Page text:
An Oklahoma City federal jury rejected age-discrimination claims Friday from eight former Oklahoma County road crew workers who said they were fired because they were older than 40.
The five-woman, three-man jury took about three hours — which included an hour for lunch — before they returned a verdict in favor of the Board of County Commissioners and against the former District 2 workers.
Seven of the eight sought back pay from the time they were fired four years ago, which totaled more than $942,000 altogether. All eight sought an unlimited amount of money for pain and suffering. If the former workers had been successful, the money would have come from an increase in Oklahoma County property taxes over a three-year-period; jurors weren't told that.
The eight were mum as they absorbed the jurors' decision.
“I won't have no comment,” said Cyrus Smith, of Newalla, a former truck driver.
District 2 County Commissioner Brian Maughan denied their allegations and said the eight were among 16 road workers who were disciplined for misuse of county property.
Eight employees were fired, five took retirement, two were demoted and one was suspended. Maughan said those employees eligible for retirement were given the choice to retire or be fired.
He denied allegations from some of his eight former employees who filed the federal lawsuit that he had suggested they retire or that they were too old to work for the county.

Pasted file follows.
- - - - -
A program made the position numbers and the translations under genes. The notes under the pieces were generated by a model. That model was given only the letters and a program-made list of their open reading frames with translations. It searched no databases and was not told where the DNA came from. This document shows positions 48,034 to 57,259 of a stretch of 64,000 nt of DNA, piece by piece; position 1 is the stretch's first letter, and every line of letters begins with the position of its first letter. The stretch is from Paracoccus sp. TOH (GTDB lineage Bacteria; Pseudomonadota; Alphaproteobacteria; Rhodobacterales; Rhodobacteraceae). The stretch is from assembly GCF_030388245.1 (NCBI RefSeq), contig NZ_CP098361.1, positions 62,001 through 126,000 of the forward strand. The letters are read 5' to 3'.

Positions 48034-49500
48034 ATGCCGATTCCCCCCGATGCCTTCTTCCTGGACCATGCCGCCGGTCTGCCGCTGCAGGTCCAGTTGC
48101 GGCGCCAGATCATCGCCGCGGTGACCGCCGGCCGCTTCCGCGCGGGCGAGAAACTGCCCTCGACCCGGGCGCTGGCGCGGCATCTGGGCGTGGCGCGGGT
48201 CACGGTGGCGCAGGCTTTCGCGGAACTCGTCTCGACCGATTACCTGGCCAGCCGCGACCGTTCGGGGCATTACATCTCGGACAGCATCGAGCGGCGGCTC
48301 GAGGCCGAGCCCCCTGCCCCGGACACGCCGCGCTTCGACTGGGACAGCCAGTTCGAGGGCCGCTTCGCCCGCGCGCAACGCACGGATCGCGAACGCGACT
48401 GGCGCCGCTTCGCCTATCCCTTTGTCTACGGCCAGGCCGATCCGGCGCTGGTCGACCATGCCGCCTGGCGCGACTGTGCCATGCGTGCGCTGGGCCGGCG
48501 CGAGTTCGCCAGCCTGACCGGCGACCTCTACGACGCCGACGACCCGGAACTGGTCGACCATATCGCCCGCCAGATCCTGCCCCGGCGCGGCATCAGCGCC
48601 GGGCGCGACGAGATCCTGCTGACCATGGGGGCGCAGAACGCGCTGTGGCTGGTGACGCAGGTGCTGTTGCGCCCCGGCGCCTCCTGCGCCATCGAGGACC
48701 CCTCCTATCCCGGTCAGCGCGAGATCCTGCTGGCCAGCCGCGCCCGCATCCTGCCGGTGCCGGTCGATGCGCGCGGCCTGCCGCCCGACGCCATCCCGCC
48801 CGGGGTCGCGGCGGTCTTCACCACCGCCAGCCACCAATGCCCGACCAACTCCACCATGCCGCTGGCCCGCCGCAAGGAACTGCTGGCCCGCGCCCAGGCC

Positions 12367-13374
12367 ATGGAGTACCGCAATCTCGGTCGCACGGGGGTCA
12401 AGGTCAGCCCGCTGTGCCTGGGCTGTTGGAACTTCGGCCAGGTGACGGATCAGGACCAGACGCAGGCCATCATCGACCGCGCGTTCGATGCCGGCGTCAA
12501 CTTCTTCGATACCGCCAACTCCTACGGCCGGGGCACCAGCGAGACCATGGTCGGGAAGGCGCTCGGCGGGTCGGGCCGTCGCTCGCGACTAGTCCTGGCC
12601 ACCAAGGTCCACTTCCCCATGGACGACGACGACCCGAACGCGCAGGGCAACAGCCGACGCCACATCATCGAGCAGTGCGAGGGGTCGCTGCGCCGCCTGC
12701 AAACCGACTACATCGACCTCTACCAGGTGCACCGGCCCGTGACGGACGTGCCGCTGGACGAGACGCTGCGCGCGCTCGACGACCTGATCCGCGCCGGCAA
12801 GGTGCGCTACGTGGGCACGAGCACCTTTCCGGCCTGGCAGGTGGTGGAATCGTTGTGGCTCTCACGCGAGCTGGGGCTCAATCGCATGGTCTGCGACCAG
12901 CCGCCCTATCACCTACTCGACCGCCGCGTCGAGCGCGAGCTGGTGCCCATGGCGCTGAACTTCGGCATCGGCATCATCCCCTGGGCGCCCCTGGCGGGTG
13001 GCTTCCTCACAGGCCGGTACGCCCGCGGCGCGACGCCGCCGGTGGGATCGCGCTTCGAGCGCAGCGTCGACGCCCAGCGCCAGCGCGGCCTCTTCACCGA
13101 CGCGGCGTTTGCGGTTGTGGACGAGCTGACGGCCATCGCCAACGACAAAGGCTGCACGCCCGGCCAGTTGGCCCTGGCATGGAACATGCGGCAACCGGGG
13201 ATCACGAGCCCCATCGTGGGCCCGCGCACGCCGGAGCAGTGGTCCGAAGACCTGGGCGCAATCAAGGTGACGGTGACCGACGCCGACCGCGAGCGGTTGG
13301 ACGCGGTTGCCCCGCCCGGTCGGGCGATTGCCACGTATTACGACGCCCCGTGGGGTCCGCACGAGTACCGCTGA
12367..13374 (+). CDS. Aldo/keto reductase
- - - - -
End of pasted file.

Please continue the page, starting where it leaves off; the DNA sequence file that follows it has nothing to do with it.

Maughan said he decided to keep all employees after he met with them shortly after he took office in January 2009, although he had the authority to fire any of them, and wasn't looking for a way eight months later to get rid of them.
“I felt convicted to fight this all the way and I feel totally vindicated,” he said. “I believe what had been happening for however long was wrong and as soon as I found out about it and received the final report from the sheriff's investigation I knew these were the decisions I had to make. I still feel that I 100 percent made the right decision.”
Maughan said he became aware in August 2009 that some of his road crew were working on each others' properties during county time with county resources. He said someone called to complain that District 2 trucks were damaging a private road in Lincoln County.
Maughan said he discovered that road crew members were dumping county dirt and debris onto their co-workers' property. Most of the illegal activity occurred on multiple properties in Oklahoma County, but county material also was delivered to private property in Lincoln, Cleveland and Pottawatomie counties.
The former workers testified during the five-day trial that they were ordered to haul the dirt there by the district's superintendent and assistant superintendent and that they did not know what they were doing was illegal.
Smith, who worked 17 years for Oklahoma County, said he didn't know the county boundaries and that he was dumping Oklahoma County material onto private land in Lincoln County.
You can't build roads out of junk dirt.”
a former truck driver